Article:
As construction and remodeling projects ramp up in the warmer months, how do people know if the contractor working on their home is keeping them safe from the dangers of lead paint?
More than 75 percent of the homes in the La Crosse area were built before 1978. Those homes have a very good chance of containing lead-based paint.
The La Crosse County Health Department receives a handful of complaints every year about improper paint removal and the concerns with lead.
They said knowing what to look for can protect your health and save you time.
It shouldn't be there, but it’s hidden all over the yard of one home in La Crosse.
“Here's where things really look dicey,” said Jim Steinhoff of the La Crosse County Health Department as he looked around the residence.
Steinhoff is testing some of the millions of paint chips scattered around the residence for lead.
“If there's lead present, it will turn bright pink or red,” said Steinhoff.
The owner didn't want to go on camera, but told News 8 he hired a contractor to repaint the roof. The contractor power washed the roof, and that's when he said paint chips flew everywhere.
“This happens all too often where contractors just blast the paint, and it can spread throughout the neighborhood,” said Steinhoff.
The house was built in the 1900s. Steinhoff said he’s almost positive it could contain some lead-based paint.
Exposure to the lead could be dangerous, especially for children.
Steinhoff said it could cause behavioral issues, affect a child's I-Q and has been linked to attention deficit disorder.
The owner said he didn't know if the contractor was lead certified.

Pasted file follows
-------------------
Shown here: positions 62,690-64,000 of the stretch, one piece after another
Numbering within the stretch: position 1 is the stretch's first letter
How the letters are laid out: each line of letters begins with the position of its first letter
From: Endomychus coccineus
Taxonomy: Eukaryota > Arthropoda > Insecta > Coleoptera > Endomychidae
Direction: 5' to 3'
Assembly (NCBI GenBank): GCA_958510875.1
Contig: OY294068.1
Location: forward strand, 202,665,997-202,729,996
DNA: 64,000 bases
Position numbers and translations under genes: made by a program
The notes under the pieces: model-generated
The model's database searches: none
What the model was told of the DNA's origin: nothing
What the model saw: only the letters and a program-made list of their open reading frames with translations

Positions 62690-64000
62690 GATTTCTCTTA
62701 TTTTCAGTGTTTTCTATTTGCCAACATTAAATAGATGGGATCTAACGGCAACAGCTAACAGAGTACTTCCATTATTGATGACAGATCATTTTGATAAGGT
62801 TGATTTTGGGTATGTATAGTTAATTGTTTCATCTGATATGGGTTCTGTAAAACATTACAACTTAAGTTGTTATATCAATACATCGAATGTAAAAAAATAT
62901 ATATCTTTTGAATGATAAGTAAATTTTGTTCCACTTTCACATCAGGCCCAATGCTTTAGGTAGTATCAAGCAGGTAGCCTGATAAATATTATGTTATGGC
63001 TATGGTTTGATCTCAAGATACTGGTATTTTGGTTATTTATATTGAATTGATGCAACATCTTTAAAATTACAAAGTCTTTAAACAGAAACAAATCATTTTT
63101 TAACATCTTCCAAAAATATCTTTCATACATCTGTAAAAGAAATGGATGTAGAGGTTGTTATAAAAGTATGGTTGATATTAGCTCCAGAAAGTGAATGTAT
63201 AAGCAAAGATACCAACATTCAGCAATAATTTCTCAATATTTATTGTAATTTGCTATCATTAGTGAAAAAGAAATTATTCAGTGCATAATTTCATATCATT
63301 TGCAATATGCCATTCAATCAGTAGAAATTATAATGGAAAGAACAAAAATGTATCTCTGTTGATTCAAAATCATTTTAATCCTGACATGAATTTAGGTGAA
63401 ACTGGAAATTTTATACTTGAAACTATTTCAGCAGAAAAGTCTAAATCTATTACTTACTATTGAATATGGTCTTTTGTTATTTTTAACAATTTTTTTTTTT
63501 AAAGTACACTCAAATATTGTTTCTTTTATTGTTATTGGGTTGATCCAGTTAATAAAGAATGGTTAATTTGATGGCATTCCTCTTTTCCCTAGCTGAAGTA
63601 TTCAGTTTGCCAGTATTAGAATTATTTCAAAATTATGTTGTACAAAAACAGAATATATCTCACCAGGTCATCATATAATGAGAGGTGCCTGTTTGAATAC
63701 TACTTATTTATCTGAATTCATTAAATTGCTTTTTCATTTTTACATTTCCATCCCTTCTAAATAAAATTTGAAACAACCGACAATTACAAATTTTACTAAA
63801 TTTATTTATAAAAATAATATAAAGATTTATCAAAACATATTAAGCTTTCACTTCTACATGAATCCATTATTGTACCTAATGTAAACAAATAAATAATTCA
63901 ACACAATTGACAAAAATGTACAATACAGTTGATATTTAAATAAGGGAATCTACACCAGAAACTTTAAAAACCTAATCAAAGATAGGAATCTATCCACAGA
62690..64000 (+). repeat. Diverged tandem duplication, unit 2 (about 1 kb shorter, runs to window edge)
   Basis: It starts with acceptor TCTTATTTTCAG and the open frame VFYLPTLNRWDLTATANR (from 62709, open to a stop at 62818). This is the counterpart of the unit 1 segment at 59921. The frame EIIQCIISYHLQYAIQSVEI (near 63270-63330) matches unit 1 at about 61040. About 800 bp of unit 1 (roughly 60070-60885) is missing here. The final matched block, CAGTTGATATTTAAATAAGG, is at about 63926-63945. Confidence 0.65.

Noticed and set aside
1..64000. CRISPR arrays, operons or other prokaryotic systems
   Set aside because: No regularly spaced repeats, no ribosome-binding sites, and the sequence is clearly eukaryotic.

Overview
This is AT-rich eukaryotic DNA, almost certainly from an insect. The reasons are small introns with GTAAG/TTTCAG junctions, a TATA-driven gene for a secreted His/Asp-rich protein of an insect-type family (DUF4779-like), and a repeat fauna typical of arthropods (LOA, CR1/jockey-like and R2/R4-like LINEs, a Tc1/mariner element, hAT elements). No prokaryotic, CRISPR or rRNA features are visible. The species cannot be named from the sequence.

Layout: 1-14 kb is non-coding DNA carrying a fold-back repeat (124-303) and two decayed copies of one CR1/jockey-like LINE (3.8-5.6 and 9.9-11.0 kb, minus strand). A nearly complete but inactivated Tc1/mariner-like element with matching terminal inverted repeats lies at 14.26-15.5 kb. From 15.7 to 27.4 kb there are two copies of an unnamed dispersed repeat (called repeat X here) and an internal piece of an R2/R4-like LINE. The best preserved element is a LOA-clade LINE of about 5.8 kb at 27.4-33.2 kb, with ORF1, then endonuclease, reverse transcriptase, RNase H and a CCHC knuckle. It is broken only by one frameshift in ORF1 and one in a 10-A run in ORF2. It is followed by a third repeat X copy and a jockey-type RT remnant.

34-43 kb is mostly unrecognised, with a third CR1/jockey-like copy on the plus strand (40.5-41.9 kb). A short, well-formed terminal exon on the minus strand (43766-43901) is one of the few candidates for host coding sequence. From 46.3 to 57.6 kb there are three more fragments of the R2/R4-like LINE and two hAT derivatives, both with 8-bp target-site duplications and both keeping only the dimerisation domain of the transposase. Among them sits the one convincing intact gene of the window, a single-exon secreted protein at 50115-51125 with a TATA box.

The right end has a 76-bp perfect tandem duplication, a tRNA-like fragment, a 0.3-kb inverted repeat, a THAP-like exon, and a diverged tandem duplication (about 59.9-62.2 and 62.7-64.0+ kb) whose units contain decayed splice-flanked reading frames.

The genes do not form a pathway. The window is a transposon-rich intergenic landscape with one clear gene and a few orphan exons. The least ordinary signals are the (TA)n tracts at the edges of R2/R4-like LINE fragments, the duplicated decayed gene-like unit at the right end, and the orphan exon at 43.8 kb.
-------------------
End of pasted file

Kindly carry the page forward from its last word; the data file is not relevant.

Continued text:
“They actually have a photo ID that says that they've been lead certified,” said Miles Wilkins, owner of the Board Store in La Crosse.
All of the contractors at the Board Store are lead certified.
Along with the state issued ID, Wilkins said they also have to give owners a pamphlet explaining the dangers of lead and the steps contractors will take to keep everyone safe.
Owners have to sign off on it.
“If someone hasn't given them that, they should be suspicious,” said Wilkins.
“The coloring is turning a pinkish color,” said Steinhoff as he tested a paint chip.
Steinhoff said when in doubt, homeowners should just ask.
“I would ask them to present the documents showing that they went through the proper lead training,” said Steinhoff.
Some of the paint chips taken from the residence have been sent to the state lab in Madison for further testing.
The results should come back in about a week.
If the chips test positive for lead, the contractor may be ordered by the state to get the yard cleaned up by a professional certified person.
The Wisconsin Department of Health’s website has a list of companies certified in lead training.